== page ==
Tuesday, February 7, 2012

Understanding the Benedictine Office: upcoming series

There are quite a few people who are relatively new to the Benedictine Office looking in on this blog, so I thought it might be helpful to run a short series on the structure and underlying spirituality of the traditional Benedictine Office.

The Rule of St Benedict on the Office

In fact, the Rule of St Benedict devotes quite a few chapters to the Office, and these are traditionally read between February 10 and 26 (and again in June and October) in monasteries. 

Reading these chapters reflectively, will I think, help you to get more out of the Office, as well as aid your understanding of how it all fits together and works.

Many who do read the Rule regularly, struggle, I think, to get much spiritual juice out of the section on the Office. But my own view is that the Benedictine Office as broadly set out in the Rule is a vital element of Benedictine spirituality, teaching and reinforcing many of the messages set out elsewhere in the Rule, as well as important in its own right.

Accordingly, I plan to offer a short series of posts each day here by way of commentary on this section of it.

You don't have to have read what comes before it in the Rule to make sense of that is often described as St Benedict's 'liturgical code', but if you do have time for a quick read or refresher of the Prologue up to Chapter 7, that will certainly be helpful.  You can find online versions of the Rule of St Benedict in a variety of languages here.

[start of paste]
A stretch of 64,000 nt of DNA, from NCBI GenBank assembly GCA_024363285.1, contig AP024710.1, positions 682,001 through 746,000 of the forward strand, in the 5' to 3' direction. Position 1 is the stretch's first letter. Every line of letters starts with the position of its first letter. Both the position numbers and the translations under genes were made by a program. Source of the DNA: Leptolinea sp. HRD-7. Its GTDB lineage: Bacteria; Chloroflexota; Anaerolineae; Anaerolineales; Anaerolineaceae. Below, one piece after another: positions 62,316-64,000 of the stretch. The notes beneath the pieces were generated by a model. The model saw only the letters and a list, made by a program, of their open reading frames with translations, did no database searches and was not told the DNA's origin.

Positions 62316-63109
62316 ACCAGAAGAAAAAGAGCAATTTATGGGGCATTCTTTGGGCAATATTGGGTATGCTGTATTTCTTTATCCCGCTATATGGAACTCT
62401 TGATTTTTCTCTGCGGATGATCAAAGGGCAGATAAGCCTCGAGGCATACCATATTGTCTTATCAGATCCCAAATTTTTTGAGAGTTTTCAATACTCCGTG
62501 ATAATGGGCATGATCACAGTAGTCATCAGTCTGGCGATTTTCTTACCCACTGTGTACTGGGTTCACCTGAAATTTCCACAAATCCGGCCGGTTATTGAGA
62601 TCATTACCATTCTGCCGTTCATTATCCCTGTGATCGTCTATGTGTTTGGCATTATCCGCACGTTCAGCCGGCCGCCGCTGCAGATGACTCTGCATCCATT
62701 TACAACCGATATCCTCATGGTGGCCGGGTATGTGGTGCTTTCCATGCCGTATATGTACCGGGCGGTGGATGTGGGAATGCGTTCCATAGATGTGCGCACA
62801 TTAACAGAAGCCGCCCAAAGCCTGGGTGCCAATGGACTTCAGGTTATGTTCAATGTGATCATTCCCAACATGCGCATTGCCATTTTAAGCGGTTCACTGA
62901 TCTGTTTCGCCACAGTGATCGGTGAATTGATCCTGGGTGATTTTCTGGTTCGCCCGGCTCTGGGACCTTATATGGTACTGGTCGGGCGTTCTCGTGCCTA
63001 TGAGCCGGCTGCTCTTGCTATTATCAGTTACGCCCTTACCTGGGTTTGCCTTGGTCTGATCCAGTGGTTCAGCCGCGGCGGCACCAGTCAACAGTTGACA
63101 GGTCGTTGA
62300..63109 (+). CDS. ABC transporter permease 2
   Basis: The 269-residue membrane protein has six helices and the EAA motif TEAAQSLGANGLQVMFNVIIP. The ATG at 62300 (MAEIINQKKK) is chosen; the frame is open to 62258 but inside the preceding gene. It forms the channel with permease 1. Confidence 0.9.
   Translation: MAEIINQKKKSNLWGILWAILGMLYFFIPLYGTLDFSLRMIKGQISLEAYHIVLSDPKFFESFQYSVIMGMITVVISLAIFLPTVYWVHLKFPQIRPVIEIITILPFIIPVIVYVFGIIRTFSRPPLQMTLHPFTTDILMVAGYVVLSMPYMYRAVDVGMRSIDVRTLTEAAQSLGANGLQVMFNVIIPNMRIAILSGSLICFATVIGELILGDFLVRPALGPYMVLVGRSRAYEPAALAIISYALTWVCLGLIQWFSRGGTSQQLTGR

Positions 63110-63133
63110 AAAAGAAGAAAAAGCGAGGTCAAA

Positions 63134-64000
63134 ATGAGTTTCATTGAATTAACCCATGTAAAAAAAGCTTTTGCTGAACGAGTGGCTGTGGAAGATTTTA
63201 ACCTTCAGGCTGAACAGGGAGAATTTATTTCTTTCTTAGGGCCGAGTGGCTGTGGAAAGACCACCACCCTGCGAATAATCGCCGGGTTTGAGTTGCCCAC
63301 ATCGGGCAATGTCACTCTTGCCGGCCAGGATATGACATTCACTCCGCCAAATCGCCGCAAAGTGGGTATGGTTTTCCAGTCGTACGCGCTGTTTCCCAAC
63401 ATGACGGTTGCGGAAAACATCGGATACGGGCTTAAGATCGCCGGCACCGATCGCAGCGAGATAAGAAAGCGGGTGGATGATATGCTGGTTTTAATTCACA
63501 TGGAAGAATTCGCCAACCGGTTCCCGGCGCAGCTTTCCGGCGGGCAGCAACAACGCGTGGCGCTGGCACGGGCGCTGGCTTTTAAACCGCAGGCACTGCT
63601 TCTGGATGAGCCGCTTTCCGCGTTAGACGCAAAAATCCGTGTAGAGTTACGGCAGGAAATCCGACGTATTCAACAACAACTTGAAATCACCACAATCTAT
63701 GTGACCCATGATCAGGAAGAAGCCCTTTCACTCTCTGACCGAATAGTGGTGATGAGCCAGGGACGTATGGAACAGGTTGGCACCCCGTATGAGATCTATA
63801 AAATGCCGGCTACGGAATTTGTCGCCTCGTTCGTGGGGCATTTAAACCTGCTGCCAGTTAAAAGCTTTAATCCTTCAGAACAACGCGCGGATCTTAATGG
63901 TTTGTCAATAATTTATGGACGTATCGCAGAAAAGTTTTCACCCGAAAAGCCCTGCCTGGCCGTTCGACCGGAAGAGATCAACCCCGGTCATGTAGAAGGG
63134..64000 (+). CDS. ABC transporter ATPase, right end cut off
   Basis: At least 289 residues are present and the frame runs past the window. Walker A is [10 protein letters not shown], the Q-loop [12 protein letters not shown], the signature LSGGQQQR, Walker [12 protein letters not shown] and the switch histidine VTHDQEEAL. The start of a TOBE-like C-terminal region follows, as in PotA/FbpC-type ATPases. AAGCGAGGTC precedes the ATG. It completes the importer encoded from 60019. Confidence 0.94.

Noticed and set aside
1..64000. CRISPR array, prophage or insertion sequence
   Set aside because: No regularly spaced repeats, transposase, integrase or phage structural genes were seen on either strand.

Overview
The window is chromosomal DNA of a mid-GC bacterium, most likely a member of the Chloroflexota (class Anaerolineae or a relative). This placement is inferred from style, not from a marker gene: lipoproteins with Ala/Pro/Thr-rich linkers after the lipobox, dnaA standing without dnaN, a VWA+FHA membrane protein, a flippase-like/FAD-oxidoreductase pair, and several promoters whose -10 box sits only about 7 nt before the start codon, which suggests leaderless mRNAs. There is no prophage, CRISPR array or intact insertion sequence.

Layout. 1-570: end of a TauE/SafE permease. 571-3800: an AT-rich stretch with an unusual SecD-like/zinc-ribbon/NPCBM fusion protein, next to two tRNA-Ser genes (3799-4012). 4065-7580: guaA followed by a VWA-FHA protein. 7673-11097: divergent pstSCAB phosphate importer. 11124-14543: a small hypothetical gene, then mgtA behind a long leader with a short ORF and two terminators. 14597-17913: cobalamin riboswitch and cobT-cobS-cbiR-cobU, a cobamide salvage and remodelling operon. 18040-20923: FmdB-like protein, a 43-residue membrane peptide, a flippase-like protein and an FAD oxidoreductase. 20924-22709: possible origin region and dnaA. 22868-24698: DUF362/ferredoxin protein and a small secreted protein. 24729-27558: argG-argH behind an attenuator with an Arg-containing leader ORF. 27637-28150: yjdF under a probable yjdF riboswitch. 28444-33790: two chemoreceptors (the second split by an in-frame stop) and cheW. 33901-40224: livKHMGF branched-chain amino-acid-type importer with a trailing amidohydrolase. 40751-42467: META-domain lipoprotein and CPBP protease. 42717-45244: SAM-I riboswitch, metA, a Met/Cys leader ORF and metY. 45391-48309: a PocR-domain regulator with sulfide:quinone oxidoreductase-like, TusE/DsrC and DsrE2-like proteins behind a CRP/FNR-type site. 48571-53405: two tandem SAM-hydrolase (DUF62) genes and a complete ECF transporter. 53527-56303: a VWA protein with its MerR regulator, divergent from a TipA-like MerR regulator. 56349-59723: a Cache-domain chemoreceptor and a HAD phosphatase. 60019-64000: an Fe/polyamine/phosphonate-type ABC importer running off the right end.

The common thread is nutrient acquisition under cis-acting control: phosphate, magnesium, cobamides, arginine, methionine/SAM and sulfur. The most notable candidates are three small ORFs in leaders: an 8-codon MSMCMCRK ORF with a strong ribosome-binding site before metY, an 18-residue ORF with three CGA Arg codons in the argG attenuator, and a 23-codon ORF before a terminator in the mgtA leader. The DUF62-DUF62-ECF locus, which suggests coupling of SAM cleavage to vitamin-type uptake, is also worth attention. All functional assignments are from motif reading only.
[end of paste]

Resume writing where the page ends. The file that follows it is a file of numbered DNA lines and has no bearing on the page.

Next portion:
Each post will set out the prescribed section of the Rule for the day in Latin and English (using the translation by Abbot Justin McCann).  I'll then set out a few notes on it for you to consider, question and debate.

And before I start that, I'll offer a sort introduction to this section of the Rule.  So more soon....

Understanding the psalms

I'd also like to draw your attention to my other blog, Psallam Domino.  Over there I'm providing a series of notes aimed at helping people pray the psalms in the Office more deeply, and particularly, to pray them in Latin, in line with the Church's tradition!

If you have a look through it, I've already provided notes on quite a few psalms, but at the moment I've just started on the psalms of Sunday Vespers, with an introductory post on Psalm 109.

To find the next part in this series, click here.

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